Burnden Park Disaster
On 9th March 1946 Bolton Wanderers played Stoke City in a FA Cup tie.
Over 80,000 people entered the Burnden Park ground before the club closed the gates. Some locked out fans decided to climb over the walls in order to see the game. Hundreds of spectators were pushed down a barrier-less section of the embankment under the weight of the crowd. A police officer walked onto the pitch towards the referee. He blew his whistle to stop the game and Nat Lofthouse saw the officer point towards the bodies lying motionless at the edge of the pitch saying: "I believe those people over there are dead." Thirty-three people died and over 400 were injured in the disaster.
On the 9th March 1946, Stoke City travelled to Burnden Park the then home of Bolton Wanders for the second leg of an F.A. Cup 6th round tie.
A huge crowd was expected that day and it's not difficult to understand why. Football in general was beginning to experience a massive upsurge in attendances due to the promise of better times ahead following the war years, added to which Bolton had surprisingly won the first match at the Victoria Ground and the promise of a semi final place beckoned. Despite the ground having reduced capacity, the game was not all ticket, as ticketed games where extremely unpopular at the time, and lastly was the promise that the Stoke team would include Stanley Matthews, a player of such renown it was said could add a minimum of 7, 000 to any attendance.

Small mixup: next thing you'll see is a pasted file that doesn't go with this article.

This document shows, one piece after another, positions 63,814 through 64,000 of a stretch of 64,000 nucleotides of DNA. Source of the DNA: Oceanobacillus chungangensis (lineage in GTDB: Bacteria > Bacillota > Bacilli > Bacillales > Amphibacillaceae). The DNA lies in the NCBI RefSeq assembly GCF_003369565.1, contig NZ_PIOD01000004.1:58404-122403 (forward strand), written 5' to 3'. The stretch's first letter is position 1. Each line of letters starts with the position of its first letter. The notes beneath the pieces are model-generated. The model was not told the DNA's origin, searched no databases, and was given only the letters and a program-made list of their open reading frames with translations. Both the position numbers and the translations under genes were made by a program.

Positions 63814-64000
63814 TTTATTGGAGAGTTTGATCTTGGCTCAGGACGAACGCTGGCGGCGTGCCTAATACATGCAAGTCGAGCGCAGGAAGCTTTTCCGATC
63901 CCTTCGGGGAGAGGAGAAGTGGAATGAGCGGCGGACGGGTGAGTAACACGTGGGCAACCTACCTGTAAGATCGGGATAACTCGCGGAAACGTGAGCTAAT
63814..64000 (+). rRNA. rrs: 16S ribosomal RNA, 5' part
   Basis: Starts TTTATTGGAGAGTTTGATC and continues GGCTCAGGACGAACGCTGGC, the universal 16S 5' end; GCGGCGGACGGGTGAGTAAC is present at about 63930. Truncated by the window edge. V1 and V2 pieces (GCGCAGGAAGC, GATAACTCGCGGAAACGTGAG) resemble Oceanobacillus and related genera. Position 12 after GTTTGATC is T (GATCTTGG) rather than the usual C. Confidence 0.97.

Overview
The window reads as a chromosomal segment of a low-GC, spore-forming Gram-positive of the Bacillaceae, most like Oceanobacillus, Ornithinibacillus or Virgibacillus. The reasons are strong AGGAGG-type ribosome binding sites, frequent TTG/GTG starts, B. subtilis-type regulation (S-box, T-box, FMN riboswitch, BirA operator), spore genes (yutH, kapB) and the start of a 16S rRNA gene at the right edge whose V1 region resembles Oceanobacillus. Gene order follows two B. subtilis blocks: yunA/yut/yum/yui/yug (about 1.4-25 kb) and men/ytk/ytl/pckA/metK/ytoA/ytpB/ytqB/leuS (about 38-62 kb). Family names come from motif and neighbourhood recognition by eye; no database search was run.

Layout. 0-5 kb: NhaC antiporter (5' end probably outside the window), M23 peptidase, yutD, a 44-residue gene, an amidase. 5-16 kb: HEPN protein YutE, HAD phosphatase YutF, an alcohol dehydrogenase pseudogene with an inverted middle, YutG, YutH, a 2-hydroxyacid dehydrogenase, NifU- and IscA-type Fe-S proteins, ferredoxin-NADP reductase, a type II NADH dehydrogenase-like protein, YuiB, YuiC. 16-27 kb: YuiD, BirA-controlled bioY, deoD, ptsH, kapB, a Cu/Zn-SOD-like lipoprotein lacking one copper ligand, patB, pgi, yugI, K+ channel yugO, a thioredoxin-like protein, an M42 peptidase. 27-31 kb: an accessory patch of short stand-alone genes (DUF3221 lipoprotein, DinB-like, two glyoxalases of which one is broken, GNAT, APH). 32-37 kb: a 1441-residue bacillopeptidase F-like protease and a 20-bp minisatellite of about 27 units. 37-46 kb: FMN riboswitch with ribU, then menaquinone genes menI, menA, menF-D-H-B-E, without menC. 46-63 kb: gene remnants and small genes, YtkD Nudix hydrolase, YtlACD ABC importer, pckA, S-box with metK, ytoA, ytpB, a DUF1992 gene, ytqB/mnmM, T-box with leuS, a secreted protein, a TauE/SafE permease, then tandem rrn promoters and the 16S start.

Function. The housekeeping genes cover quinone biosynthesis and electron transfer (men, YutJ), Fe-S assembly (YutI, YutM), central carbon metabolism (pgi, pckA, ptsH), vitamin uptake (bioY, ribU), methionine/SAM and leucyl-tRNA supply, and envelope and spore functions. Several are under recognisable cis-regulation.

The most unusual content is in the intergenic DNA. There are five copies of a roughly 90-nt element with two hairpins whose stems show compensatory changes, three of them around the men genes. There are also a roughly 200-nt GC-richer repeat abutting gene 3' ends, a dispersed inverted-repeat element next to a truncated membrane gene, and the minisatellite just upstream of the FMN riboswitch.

Burnden Park, Bolton - a section of turnstiles was overrun by part of the unexpectedly large crowd of 85,000. The terracing became so over-crowded that the massed weight of the pushing, swaying fans caused barriers to collapse. In the horrific crush 33 people died and 400 were injured.
Burnden Park was the scene of the Burnden Park Disaster. On 9 March, 1946, during a Football Association Challenge Cup (FA Cup) quarter-final second-leg tie between Bolton Wanderers and Stoke City, crowd congestion led to 33 Bolton Wanderers spectators losing their lives through compressive asphyxia and hundreds suffering injuries in a crowd estimated to be in excess of 85,000 people. The disaster happened at the Railway End of the ground where, in common with many other post-war grounds, facilities were rudimentary, The bank was crude, just dirt with odd flagstones for steps.
The disaster led to the Moelwyn Hughes's official report, which recommended limitations on crowd sizes. A conference on the licensing and regulation of sports grounds where it was recommended that, as a voluntary, local authorities should inspect grounds with a capacity of 1 code 0,000 spectators and agreed safely limits should be in place for grounds of more than 25,000 capacity. Turnstyles should mechanically record spectator numbers and grounds should have internal telephone systems.